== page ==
I have been asked the question many times before: why does my photography/image look so flat when i convert RGB to CMYK color?
Well, the answer is science.
RGB is additive color theory. Red, green and blue light when combined produce white light. When red, green and blue light are turned off, there is no color therefore resulting in black. This is how your monitor and television function.
CMYK is subtractive color theory. Cyan, magenta and yellow ink act as filters to absorb and reflect light that is reflected off paper. When light reflects off paper where no ink is applied, this is white. When light reflects where all three colors are present, no light reflects back resulting in black. Cyan ink absorbs red light; magenta absorbs green light; and yellow absorbs blue light. This is the basic theory of subtractive color.
It’s important to note that a fourth ink (black) is used to create more contrast and deeper blacks/shadows in images. The amount of black ink is dependent on the conversion process that is used, for example medium GCR (Gray Component Replacement).
RGB color uses projected light which is much more brighter than light reflecting off a substrate with CMYK color. The additive light (RGB) creates a color gamut that is much larger than subtractive (CMYK) color gamut.
Does this explain RGB to CMYK conversion for you? Please place your comments below…
[learn_more caption=”Transcript of Video” state=”open”]
Hi. This is Rick Rys from HiDefColor.com. Today we are going to discuss the conversion from the RGB color space into the CMYK color space.
[0:14] RGB is an additive color space meaning that red, green, and blue light together will create white. When red, green, and blue light are off, they will be black when it is projected onto screen, or onto a monitor.
[0:31] CMYK is the subtractive color theory meaning that the cyan, magenta, and yellow inks act as filters. As light bounces off of the paper, it reflects up through the cyan, magenta, and yellow inks, which in turn will either absorb or reflect different color wavelengths.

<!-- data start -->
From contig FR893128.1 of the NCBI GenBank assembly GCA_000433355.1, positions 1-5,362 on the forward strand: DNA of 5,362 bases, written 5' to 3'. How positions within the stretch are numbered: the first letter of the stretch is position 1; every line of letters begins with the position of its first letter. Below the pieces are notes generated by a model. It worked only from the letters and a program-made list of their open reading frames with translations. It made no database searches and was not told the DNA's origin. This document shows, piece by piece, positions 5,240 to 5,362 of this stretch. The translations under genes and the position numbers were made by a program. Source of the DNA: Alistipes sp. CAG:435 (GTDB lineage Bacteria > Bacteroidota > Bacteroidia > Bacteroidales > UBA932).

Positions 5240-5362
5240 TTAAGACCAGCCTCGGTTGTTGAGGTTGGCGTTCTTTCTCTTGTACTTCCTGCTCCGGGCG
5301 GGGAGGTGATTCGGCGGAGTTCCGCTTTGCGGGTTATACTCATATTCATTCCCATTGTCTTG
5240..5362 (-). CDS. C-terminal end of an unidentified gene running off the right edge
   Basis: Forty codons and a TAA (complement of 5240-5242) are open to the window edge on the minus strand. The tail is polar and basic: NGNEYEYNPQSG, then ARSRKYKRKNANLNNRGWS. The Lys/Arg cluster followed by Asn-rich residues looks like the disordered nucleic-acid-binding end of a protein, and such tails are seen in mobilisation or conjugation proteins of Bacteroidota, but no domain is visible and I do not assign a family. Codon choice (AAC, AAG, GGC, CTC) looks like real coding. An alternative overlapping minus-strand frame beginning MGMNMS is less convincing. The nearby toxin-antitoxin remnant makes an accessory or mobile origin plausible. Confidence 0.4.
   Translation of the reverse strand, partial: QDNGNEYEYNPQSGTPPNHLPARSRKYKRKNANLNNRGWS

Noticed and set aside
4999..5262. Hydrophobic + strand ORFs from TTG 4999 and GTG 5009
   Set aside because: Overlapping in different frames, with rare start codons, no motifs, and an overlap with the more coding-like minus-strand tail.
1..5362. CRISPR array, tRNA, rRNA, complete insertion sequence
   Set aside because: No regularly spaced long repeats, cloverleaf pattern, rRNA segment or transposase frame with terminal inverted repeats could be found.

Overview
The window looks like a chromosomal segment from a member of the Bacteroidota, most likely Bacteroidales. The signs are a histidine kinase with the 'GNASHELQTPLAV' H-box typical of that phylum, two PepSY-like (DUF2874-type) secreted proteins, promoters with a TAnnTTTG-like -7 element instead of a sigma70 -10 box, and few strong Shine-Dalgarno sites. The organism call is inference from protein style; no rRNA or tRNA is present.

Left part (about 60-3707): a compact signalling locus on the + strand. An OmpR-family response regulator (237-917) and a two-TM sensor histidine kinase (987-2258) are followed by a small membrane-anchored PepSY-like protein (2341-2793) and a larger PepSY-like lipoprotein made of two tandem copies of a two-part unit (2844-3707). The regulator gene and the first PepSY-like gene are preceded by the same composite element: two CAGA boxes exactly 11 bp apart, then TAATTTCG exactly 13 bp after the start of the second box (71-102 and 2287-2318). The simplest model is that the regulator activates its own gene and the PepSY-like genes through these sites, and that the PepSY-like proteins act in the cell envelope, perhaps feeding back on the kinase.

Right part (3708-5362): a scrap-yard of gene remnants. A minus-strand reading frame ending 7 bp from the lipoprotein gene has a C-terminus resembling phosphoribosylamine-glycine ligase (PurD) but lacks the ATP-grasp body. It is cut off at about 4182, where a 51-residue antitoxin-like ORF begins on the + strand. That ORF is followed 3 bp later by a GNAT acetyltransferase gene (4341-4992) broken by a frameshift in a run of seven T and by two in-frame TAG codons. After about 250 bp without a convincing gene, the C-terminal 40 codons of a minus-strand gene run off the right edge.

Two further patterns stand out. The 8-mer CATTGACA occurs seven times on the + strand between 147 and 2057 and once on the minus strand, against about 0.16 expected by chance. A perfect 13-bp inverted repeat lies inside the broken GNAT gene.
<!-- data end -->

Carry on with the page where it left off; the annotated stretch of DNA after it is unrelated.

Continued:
[0:52] The opposite of red is cyan, the opposite of green is magenta, and the opposite of blue is yellow. The subtractive colors are the gray components of the additive colors meaning that when they’re put together, they create gray, or black, or white.
[1:07] The LAB color model–let me turn this off here–is a 3-axis color system, and the LAB colors are absolute meaning that the color is identical. It’s across what’s called a device-independent, meaning that the LAB color space is the only way for you to communicate different colors across different devices.
[1:35] Now, it is a 3-axis system. The first axis, the L-channel, or lightness goes up and down the 3-D color model, and it consists of white to black, and all of your gray colors will be exactly right down the center.
[1:49] All your neutral colors will be relatively in the center of this axis. The A-axis goes from a cyan/blue color across to a magenta/red color, and the B-axis goes from blue to yellow.
[2:07] Within this area, we’re going to plot our visual or reproducible colors based on the gamut or the profile of the device we have. I’m going to turn on the sRGB color profile. Most monitors display in sRGB; sRGB is preferred for any type of Internet or Web application.